One of America’s greatest and most influential living filmmakers, Bruce Conner, died yesterday morning at his San Francisco home at 74 years of age. His experimental films changed the course of film and pop culture, from the use of found footage in the landmark A Movie (1958) to the way that the combination of music and imagery employed by Conner in Cosmic Ray (1961), Breakaway (1966), and Mongoloid (1978) was ripped off by countless music videos without the understanding, depth of feeling, and ideas contained within the Conner originals. Conner’s work as a visual artist—in the form of assemblages, collage, and photography—seems to get more recognition with each passing year; his photography work is part of the current Carnegie International.
One of the less-frequently remarked upon themes within many of Conner’s films is the spirit’s attempt to transcend the material world. Today seems like a fitting day to look at two of Conner’s films that emphasize this element, one in a pop mode and the other poetic. Both are about as perfect of films as you could ever hope to find.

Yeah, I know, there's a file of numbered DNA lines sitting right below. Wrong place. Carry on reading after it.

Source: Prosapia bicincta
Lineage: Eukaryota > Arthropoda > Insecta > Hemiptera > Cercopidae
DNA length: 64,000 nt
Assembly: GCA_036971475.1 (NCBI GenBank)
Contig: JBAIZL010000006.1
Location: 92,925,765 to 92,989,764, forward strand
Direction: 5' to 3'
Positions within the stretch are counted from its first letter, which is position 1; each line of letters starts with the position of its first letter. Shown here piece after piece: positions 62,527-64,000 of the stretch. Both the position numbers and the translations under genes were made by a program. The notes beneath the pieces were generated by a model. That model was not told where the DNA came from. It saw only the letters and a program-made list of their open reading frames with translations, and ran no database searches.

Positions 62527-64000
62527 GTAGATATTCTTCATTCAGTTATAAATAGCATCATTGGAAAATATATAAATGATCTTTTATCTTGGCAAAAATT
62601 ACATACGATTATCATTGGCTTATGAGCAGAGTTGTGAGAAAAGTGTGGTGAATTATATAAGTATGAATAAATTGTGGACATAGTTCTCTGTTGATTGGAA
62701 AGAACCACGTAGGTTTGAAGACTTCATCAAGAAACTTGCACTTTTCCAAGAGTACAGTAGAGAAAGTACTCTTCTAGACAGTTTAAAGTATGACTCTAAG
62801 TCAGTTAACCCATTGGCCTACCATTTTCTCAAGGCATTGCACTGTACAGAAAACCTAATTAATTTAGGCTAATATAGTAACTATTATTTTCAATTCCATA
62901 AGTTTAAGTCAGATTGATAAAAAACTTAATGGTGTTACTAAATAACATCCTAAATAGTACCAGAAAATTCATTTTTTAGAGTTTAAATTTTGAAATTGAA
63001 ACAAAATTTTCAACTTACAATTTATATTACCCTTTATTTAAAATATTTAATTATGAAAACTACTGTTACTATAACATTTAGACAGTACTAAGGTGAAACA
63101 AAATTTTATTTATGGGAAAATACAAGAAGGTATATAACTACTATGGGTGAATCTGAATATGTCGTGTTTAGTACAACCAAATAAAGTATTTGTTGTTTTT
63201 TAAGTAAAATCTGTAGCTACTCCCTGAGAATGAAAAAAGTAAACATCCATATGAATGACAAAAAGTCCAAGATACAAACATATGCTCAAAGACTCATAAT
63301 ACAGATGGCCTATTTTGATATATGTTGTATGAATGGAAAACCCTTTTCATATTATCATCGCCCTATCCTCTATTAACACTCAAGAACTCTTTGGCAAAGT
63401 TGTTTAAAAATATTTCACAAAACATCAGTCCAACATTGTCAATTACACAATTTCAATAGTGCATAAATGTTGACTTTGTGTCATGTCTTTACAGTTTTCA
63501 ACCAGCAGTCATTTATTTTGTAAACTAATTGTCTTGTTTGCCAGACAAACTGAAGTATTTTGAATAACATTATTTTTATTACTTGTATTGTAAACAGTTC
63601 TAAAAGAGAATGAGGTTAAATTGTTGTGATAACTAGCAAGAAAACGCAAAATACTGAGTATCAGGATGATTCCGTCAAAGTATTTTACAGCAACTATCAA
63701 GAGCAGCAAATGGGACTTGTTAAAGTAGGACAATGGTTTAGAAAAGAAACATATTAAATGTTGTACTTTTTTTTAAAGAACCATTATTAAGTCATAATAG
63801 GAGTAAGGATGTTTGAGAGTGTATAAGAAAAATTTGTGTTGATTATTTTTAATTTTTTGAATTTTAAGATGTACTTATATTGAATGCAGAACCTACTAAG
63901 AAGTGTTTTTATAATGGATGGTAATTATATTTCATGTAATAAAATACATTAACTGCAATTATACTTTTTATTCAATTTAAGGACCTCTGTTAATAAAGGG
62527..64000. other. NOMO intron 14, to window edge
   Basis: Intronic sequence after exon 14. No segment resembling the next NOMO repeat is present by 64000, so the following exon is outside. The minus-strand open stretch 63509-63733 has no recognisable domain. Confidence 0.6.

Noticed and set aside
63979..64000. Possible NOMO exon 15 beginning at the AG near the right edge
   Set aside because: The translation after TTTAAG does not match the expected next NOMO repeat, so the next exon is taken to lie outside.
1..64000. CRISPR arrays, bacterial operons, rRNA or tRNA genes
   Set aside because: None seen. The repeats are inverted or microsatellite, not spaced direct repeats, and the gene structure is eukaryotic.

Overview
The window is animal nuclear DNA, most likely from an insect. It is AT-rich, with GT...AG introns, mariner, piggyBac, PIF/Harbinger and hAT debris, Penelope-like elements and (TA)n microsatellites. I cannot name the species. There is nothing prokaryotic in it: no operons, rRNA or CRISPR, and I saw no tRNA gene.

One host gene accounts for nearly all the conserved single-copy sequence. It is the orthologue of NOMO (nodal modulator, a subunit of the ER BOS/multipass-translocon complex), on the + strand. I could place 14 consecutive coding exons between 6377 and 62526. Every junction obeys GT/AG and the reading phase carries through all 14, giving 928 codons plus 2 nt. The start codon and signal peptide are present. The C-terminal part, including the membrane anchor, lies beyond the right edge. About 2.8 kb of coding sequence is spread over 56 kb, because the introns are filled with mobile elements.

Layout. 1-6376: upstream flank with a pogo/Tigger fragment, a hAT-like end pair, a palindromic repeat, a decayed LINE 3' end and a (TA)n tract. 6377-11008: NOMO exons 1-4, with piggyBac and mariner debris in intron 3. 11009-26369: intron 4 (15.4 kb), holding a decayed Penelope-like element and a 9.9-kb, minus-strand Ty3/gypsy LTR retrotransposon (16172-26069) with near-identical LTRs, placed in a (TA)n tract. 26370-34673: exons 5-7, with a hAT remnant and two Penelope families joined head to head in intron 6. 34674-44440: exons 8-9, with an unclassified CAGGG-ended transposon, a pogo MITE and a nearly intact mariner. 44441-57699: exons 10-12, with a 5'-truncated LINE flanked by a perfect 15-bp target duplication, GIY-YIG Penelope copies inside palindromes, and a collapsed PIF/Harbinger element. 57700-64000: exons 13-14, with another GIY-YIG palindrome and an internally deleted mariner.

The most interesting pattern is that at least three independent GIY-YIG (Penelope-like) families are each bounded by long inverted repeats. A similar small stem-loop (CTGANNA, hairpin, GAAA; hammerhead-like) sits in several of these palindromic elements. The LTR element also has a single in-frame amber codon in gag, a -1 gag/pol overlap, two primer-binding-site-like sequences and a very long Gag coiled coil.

Breakaway stars Toni Basil on the screen and on the soundtrack. Hopefully this film is what history will remember her for.
The tremendously undervalued Take the 5:10 to Dreamland (1976), one of Conner’s greatest achievements, is a much more meditative affair and the dissolve between the feather and the rocket is one of the most rapturous cuts in the cinema. (Although computer screens may not lend themselves to conveying the ecstatic moment in general. Both Breakaway and Dreamland should really be seen as projected light on a movie screen for them to be experienced fully.)
– Chris Stults, Wexner Center Film/Video Assistant Curator